A Study of the Riemann Zeta Function
Khalil Bitar
The well known Riemann zeta function has many interesting properties
and has proven to be useful in many applications in physics. In our
attempt to use one such property, one described by Voronin's
theorems, a new characteristic distribution was discovered numerically
and then calculated analytically. This distribution allows the use of
the Riemann zeta function as a generator of pseudo random numbers.
The Riemann zeta function is complex and according to Voronin's
theorems can approximate *any* complex number when evaluated for an
argument whose real part is in the region 0.5 to 1.0 and for some very
large imaginary part. As one increases the imaginary part one will
encounter other values where this property will repeat itself. In this
`critical strip' if one then chooses a value for the real part
of the argument, 0.75 say, and then varies the imaginary part from say
1.0e6 upwards to larger values, these theorems assure us that one will
generate for some such value *any* pre-chosen number with arbitrary
precision and that this will happen more than once. We have
implemented this process with the aim of studying this characteristic
property.
The aim was to determine whether smooth distributions with which
complex numbers are generated exist and if so whether they may be
calculable. There are several approximations one may use to evaluate
the zeta function for an argument with a large imaginary part and we
have used what is known as the Seigel formula. The formula involves
evaluating a sum of inverse powers with a number of terms that
increases with this imaginary part and a remainder involving the gamma
function with complex argument. On a typical serial machine this could
be programmed to take of the order of a few minutes per evaluation. As
one requires a large number of such evaluations to study distributions
(of the order of several hundred thousands to few millions) the use of
serial machines becomes totally out of the question. On the other hand
a massively parallel machine, where many such evaluations may be done
concurrently, is ideal. With the CM-2 Connection Machine at SCRI we
were able to perform 65536 such evaluations every few minutes, the
time being determined by the largest argument used. We could collect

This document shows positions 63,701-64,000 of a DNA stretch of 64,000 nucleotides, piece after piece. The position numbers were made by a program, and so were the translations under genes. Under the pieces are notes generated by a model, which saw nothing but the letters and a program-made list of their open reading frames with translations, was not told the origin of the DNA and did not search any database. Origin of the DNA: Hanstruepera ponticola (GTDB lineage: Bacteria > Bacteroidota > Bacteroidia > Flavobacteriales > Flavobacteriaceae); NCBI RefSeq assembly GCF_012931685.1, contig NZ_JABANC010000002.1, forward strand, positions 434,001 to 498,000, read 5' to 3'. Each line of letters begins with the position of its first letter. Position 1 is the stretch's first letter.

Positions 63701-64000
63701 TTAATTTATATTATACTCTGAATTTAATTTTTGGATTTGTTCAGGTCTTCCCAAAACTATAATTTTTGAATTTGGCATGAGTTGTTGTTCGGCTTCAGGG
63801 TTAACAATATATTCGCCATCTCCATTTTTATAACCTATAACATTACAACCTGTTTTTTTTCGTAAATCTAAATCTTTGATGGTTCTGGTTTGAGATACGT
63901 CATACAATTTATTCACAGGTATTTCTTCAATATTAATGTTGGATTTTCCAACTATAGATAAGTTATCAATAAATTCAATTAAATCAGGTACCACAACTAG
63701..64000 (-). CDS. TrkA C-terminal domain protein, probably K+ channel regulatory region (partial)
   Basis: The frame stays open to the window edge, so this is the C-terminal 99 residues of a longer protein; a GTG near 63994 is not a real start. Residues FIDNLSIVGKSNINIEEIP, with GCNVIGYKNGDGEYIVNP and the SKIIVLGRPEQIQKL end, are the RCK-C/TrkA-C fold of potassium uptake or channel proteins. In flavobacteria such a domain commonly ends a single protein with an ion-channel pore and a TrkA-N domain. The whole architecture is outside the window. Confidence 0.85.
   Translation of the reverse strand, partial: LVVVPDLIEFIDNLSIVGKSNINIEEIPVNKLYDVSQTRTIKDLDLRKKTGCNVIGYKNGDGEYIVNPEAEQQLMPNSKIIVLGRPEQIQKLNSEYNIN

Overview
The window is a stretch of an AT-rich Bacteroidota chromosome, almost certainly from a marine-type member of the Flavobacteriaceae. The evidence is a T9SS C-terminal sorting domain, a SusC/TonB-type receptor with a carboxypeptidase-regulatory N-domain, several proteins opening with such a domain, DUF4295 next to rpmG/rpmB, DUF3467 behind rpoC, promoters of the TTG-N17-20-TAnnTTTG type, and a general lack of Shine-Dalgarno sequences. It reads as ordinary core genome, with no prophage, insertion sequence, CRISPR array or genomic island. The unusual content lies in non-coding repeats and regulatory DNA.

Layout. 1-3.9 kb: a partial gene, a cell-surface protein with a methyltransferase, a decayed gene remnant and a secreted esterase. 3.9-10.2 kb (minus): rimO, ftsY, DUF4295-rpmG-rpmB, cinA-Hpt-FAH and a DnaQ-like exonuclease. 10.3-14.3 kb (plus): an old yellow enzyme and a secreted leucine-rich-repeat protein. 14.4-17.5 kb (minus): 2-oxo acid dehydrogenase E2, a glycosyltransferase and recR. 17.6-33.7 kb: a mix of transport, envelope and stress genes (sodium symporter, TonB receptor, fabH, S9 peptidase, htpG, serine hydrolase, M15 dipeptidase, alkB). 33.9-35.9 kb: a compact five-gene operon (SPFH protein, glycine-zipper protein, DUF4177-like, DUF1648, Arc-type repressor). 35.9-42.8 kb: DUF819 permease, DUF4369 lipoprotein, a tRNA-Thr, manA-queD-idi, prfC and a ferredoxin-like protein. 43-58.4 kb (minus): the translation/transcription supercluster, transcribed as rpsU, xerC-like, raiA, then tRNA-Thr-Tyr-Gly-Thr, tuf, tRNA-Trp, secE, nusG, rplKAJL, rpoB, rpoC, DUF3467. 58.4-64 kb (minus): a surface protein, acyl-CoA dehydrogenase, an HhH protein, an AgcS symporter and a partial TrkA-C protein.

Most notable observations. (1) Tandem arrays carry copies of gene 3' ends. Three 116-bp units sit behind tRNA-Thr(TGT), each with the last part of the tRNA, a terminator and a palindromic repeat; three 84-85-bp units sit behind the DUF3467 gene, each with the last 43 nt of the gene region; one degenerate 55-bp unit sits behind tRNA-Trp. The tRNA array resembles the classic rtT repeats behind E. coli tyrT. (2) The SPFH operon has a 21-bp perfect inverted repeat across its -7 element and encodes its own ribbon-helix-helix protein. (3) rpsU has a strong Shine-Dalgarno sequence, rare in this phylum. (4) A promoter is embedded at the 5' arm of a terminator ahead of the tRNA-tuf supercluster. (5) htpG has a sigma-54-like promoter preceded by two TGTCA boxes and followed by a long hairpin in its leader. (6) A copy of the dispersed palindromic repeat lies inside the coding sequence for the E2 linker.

and study a few million zeta functions very easily.
We have evaluated such sets by taking an initial value for the
imaginary part and then incrementing it by a constant `delta.' A
typical distribution of the zeta functions generated is given in the
figure below. The first interesting property we discovered is that
aside from being smooth, these distributions are independent of both
the initial value we use and the magnitude of the increment
`Delta'. They depend only on the choice of the real part of the
argument. Therefore for a particular such value the distribution is
universal. Furthermore if one computes the autocorrelations of the
numbers generated for any of these distributions this autocorrelation
is consistent with zero for delta of order unity or larger. Thus the
process may be thought of as a pseudo random number generator.
*A three-dimensional plot showing the distribution of a typical set of
Riemann zeta functions where the initial imaginary part is incremented
by a constant delta.*
Using moment integrals over the zeta function we were then able to
derive expressions for the distribution of the absolute value of the
zeta function and its logarithm. These turn out to be expressible as
inverse Mellin transforms over well known functions.
Knowing these distributions allows the use of the zeta function in
evaluating the path integrals for quantum mechanical systems. We have
tested this on simple systems such as the anharmonic oscillator with
good results. Further more since the zeta function is an analytic
function with known properties its use in these applications may lead
to a definition of the path integral in the continuum.
*Dr. Khalil Bitar is a SCRI research scientist in theoretical high
energy physics and is a member of the international High Energy Monte
Carlo Grand Challenge Collaboration.*
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